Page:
Luke 16 Study Notes


16:1-2 A rich man would often employ a manager (Gk oikonomos, “steward, administrator”) who handled all the business affairs of his estate. The charge that this manager had squandered the rich man’s possessions, indicating either neglectful management or criminal misconduct, must have been true. After all, the manager offered no defense when questioned. The landowner demanded a careful accounting of his assets, possibly so the next manager would have accurate data from the outset.

16:3-4 Realizing that he was being fired, the manager had to find a way to support himself. Since he was not in condition to do physical labor and too proud to beg, he focused on a way to make his former clients willing to offer him hospitality.

16:5-7 Four explanations are offered for the manager’s tactics in lowering these debts: (1) He dropped the price enough to ingratiate himself with the debtors, (2) he removed the interest charges on the debt, (3) he removed his commission on the transactions, or (4) he reduced the debt back to what it should have been in the first place, after having overcharged them previously in a bid to cover his mismanagement. All four tactics are possible, but it should be remembered that the manager was required to present a full accounting to the landowner. Therefore, his tactics here must have been legitimate.

16:8-9 Because the Greek word translated master is kurios (“lord”), some have thought that it was God who praised the unrighteous manager. However, it is much more likely that the story ends in the middle of v. 8. Thus it was the landowner rather than God who offered praise, and he did so only because the manager acted shrewdly in response to his errors. In the last half of v. 8 and all of v. 9, Jesus shares an implication of the story: the children of this age (unbelievers) typically deal shrewdly with each other and win friends by this means, whereas the children of light (believers) often fail to use their financial resources to win people to faith, who thus become friends forever (welcome you into eternal dwellings). Thus Jesus encouraged his followers to use their money shrewdly (but innocently) in order to advance God’s kingdom.

16:10-12 A second lesson that this story teaches is the need to be faithful before the Lord. Spiritually, every believer is a steward of the gifts God has given. If you are faithful with small amounts of money, the Lord may trust you with much more, including things of priceless eternal value. If you cannot be trusted with only a little, you would also be a poor steward if more were entrusted to you.

16:13 On serve two masters, see Mt 6:24.

16:14-15 The Pharisees, because they were lovers of money, were scoffing at Jesus, for they believed it was possible to serve both God and money (v. 13). In response, Jesus told the Pharisees that their desire to be admired by people was an abomination in God’s sight, for he does not approve of the world’s values.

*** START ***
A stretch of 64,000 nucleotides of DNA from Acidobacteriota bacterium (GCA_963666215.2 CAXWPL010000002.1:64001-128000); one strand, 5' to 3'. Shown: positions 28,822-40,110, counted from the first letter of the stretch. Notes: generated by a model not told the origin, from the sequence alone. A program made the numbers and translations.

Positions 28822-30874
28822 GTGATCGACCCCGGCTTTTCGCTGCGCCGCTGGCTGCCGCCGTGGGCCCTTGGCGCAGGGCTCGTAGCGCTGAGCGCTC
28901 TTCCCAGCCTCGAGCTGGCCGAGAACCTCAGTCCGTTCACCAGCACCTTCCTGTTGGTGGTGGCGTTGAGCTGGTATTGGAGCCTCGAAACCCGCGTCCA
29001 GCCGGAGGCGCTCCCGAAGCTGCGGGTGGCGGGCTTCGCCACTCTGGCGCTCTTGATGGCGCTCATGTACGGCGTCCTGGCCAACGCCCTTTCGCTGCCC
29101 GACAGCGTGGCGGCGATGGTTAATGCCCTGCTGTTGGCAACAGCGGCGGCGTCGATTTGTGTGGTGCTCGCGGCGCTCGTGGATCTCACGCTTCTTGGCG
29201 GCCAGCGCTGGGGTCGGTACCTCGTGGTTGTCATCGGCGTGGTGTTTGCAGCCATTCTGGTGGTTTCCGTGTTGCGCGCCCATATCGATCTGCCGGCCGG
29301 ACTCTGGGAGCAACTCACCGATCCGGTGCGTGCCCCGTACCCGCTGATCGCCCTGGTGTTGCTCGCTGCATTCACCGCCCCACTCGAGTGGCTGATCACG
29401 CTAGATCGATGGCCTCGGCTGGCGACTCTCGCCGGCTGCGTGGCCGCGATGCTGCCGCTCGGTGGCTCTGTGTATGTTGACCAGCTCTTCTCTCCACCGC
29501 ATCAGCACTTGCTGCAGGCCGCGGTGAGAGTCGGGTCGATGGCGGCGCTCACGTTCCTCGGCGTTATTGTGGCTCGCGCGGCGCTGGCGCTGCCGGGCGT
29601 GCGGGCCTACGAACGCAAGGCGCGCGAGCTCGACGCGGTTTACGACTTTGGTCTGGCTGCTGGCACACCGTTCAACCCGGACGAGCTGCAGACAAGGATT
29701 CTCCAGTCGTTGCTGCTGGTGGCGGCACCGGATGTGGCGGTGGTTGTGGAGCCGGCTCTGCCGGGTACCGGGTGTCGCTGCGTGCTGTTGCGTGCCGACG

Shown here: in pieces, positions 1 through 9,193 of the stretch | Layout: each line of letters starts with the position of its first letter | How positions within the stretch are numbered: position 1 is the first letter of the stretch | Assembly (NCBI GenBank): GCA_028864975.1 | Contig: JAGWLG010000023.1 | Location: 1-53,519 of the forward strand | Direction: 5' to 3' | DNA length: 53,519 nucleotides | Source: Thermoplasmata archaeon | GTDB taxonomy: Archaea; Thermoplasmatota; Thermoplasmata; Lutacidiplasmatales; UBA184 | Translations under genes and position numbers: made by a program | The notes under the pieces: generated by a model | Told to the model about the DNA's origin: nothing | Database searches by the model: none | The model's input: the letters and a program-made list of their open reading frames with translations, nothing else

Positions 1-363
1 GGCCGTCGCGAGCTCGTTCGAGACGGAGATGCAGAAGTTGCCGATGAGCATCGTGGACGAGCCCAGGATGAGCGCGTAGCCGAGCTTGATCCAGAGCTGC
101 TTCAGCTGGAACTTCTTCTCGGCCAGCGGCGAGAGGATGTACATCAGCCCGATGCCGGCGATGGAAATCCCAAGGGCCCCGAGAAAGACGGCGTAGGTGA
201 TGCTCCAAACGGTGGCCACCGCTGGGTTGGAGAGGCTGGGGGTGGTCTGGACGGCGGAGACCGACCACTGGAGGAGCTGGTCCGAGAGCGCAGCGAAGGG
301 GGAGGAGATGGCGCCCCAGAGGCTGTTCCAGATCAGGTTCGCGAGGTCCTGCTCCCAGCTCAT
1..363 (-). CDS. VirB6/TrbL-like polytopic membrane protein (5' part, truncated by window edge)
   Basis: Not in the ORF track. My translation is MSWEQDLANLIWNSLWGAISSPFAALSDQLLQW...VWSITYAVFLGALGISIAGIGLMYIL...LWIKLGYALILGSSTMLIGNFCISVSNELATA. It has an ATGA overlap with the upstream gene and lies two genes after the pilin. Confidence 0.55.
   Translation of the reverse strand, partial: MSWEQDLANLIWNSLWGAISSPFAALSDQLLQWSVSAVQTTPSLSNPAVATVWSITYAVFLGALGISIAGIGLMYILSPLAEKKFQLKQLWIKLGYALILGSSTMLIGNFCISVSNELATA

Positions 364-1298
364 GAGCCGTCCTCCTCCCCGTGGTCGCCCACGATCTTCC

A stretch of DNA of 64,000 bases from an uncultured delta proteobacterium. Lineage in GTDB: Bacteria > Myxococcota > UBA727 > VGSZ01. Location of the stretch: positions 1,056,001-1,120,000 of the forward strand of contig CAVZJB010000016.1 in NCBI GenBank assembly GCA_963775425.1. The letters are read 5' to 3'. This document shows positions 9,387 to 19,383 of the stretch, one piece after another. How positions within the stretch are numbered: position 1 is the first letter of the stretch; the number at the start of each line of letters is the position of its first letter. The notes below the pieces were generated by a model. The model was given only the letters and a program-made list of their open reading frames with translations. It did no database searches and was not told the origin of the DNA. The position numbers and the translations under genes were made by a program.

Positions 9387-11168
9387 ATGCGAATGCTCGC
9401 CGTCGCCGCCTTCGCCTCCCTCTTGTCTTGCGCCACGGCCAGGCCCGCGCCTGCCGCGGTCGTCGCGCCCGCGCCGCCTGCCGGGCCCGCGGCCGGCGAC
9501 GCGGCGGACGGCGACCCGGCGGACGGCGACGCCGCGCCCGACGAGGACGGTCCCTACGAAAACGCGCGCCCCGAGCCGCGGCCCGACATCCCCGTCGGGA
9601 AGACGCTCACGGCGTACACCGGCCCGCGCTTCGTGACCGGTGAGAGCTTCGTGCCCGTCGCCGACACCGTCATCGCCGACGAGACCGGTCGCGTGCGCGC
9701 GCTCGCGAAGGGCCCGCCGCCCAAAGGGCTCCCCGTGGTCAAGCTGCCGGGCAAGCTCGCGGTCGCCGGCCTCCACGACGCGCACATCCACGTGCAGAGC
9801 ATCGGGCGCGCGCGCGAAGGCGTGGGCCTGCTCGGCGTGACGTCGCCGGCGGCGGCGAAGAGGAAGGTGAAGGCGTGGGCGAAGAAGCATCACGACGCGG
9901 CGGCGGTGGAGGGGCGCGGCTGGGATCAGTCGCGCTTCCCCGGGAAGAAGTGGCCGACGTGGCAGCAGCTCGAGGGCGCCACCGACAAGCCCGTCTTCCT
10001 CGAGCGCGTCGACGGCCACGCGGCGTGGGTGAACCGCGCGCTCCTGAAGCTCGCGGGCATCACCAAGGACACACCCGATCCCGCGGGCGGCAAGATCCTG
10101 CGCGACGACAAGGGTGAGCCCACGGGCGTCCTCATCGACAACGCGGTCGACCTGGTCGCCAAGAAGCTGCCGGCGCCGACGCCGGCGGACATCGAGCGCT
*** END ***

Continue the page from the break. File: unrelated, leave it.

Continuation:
16:16-17 The Law and the Prophets is a way of referring to the entire OT (v. 29; 24:27,44). The ministry of John the Baptist marked the end of the old covenant era. The ministry of Jesus began the offer of the gospel (good news), the new covenant era, and embodied the nearness of the kingdom of God. In this context, everyone is urgently invited probably refers to the urgency expressed by the evangelistic preaching efforts of John the Baptist, Jesus, and his apostles. On one stroke of a letter, see Mt 5:17-20.

16:18 Remarriage after divorce constitutes adultery if the former marriage was dissolved for illegitimate reasons or motivations; hence the strict terms of this verse. The parallel passages in Mt 5:31-32 and 19:9 are more detailed. They indicate that remarriage is legitimate in cases where the former marriage was dissolved due to sexual immorality.

16:19-21 The rich man (called Dives, Latin for “rich man”) clearly did not use his wealth to make friends in the “eternal dwellings” (see note at vv. 8-9). Sores is a medical term used only here in the NT, perhaps reflecting Luke’s background as a physician (Col 4:14). It is ironic that the suffering poor man was named Lazarus since a man by that name would later rise from the dead (Jn 11:1-44). On dress in purple, see Ac 16:14.

16:22-24 The circumstances were reversed after both men died. The Jewish Talmud refers to both paradise (23:43; 2Co 12:4) and Abraham’s side (or “bosom”) as names for the place of blessedness beyond the grave. Hades, the Greek equivalent of the Hebrew Sheol, is, generally, “the place of the dead.” In this case, however, because of the mention of being in torment, Hades must be viewed as hell, the place of the unrighteous dead. In this flame refers to the eternal lake of fire (Mt 25:41).

16:25 This verse is an application of the principle in 13:30. The rich man had been “first” in this life, having enjoyed many good things, but was now “last,” referring to his agony in the afterlife. By contrast, Lazarus had been “last” during his earthly existence (vv. 20-21) but now was “first” (eternally comforted).

16:26 In the afterlife, there is a separation between believers and unbelievers that cannot be spanned. It is not possible to cross over from heaven to hell or hell to heaven.

16:27-29 Not being able to improve his own lot, the rich man finally showed concern for the eternal destiny of his five brothers. The phrase Moses and the prophets is another way of referring to the entire OT (see v. 16).

16:30-31 The irony here is that Luke, writing from a time after Jesus’s resurrection, knew that very few people would be persuaded to repent even through witnessing the miracle of someone rising from the dead (Lazarus or Jesus). They must listen with “ears to hear” to the message of salvation in the Scriptures. On Moses and the prophets, see notes at vv. 16-17,27-29.